Impacts of ocean acidification on sea urchin growth across the juvenile to mature adult life-stage transition is mitigated by warming

Understanding how growth trajectories of calcifying invertebrates are affected by changing climate requires acclimation experiments that follow development across life-history transitions. In a long-term acclimation study, the effects of increased acidification and temperature on survival and growth of the tropical sea urchin Tripneustes gratilla from the early juvenile (5 mm test diameter—TD) through the developmental transition to the mature adult (60 mm TD) were investigated. Juveniles were reared in a combination of three temperature and three pH/pCO2 treatments, including treatments commensurate with global change projections. Elevated temperature and pCO2/pH both affected growth, but there was no interaction between these factors. The urchins grew more slowly at pH 7.6, but not at pH 7.8. Slow growth may be influenced by the inability to compensate coelomic fluid acid–base balance at pH 7.6. Growth was faster at +3 and +6°C compared to that in ambient temperature. Acidification and warming had strong and interactive effects on reproductive potential. Warming increased the gonad index, but acidification decreased it. At pH 7.6 there were virtually no gonads in any urchins regardless of temperature. The T. gratilla were larger at maturity under combined near-future warming and acidification scenarios (+3°C/pH 7.8). Although the juveniles grew and survived in near-future warming and acidification conditions, chronic exposure to these stressors from an early stage altered allocation to somatic and gonad growth. In the absence of phenotypic adjustment, the interactive effects of warming and acidification on the benthic life phases of sea urchins may compromise reproductive fitness and population maintenance as global climatic change unfolds.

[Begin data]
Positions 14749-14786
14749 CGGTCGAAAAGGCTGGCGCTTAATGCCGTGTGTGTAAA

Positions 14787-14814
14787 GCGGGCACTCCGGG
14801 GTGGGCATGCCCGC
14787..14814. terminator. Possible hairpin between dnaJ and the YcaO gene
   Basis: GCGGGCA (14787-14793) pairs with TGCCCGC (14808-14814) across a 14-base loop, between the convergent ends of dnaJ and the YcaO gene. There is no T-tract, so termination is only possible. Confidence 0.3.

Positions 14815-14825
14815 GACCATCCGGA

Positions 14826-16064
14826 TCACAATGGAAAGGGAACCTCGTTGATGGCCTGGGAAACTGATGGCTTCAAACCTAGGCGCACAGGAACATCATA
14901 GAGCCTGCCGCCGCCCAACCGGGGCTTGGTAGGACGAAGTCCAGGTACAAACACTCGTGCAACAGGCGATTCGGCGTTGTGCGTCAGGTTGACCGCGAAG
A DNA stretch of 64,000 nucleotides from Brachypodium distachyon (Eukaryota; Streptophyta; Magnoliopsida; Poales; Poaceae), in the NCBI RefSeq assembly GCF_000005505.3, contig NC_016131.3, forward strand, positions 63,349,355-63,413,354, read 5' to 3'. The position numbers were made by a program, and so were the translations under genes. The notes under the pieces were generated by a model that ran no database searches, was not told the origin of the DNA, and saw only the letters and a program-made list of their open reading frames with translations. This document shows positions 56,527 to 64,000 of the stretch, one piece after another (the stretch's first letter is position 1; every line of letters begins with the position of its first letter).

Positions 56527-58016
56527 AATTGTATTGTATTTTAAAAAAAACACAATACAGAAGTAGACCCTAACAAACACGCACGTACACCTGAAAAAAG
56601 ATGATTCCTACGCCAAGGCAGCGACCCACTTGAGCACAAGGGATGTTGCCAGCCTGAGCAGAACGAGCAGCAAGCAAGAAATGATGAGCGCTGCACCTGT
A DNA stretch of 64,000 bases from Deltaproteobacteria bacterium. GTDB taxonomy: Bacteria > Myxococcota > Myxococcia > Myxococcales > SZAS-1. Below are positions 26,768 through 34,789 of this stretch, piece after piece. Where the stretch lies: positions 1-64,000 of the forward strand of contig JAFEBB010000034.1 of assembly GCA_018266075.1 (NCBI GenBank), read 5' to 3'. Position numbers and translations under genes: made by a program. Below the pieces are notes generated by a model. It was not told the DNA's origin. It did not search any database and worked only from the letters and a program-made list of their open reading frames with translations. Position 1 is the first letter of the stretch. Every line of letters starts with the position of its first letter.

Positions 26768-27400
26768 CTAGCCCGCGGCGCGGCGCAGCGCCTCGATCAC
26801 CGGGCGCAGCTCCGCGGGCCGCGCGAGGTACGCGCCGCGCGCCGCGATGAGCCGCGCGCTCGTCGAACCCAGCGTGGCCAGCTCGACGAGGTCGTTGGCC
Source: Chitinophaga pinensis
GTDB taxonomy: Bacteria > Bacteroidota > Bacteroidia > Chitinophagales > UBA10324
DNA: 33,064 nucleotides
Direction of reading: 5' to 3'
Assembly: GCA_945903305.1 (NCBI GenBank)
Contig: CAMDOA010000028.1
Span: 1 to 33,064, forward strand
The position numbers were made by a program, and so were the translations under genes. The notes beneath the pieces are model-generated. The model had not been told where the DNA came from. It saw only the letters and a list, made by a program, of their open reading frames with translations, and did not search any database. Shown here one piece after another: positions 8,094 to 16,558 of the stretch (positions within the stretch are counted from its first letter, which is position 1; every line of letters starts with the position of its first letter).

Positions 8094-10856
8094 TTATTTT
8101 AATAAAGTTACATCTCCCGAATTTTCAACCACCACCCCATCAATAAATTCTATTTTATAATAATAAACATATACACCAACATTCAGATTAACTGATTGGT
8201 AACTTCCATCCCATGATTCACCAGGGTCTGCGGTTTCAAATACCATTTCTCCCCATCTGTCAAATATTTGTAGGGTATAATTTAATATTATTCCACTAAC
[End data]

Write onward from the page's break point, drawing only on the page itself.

Dworjanyn S. A. & Byrne M., in press. Impacts of ocean acidification on sea urchin growth across the juvenile to mature adult life-stage transition is mitigated by warming.  Proceedings of the Royal Society B. Article (subscription required).

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